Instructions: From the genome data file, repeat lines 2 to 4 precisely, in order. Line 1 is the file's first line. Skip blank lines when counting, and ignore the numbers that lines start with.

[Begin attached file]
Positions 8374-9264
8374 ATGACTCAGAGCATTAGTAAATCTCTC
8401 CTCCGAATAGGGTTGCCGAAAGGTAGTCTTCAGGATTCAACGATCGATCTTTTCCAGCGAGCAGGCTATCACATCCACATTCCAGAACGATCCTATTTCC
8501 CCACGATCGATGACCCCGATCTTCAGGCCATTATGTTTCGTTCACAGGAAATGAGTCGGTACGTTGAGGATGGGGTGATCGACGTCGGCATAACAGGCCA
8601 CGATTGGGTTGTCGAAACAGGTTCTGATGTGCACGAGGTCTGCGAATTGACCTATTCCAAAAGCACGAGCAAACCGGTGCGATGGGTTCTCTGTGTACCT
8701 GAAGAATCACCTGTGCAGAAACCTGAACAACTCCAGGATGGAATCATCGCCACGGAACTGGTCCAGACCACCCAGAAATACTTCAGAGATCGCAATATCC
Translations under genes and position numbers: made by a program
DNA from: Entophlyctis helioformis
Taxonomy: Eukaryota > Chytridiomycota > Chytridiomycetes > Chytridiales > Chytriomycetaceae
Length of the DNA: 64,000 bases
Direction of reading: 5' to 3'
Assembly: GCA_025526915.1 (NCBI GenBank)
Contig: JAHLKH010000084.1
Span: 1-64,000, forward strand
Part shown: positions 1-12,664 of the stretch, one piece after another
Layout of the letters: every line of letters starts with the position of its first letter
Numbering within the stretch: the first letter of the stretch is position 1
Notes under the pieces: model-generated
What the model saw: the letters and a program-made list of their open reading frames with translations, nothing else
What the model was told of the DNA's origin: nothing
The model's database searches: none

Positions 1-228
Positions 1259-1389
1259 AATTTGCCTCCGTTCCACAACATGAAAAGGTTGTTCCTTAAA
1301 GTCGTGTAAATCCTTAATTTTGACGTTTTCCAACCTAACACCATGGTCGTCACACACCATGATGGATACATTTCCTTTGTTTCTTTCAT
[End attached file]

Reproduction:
8374 ATGACTCAGAGCATTAGTAAATCTCTC
8401 CTCCGAATAGGGTTGCCGAAAGGTAGTCTTCAGGATTCAACGATCGATCTTTTCCAGCGAGCAGGCTATCACATCCACATTCCAGAACGATCCTATTTCC
8501 CCACGATCGATGACCCCGATCTTCAGGCCATTATGTTTCGTTCACAGGAAATGAGTCGGTACGTTGAGGATGGGGTGATCGACGTCGGCATAACAGGCCA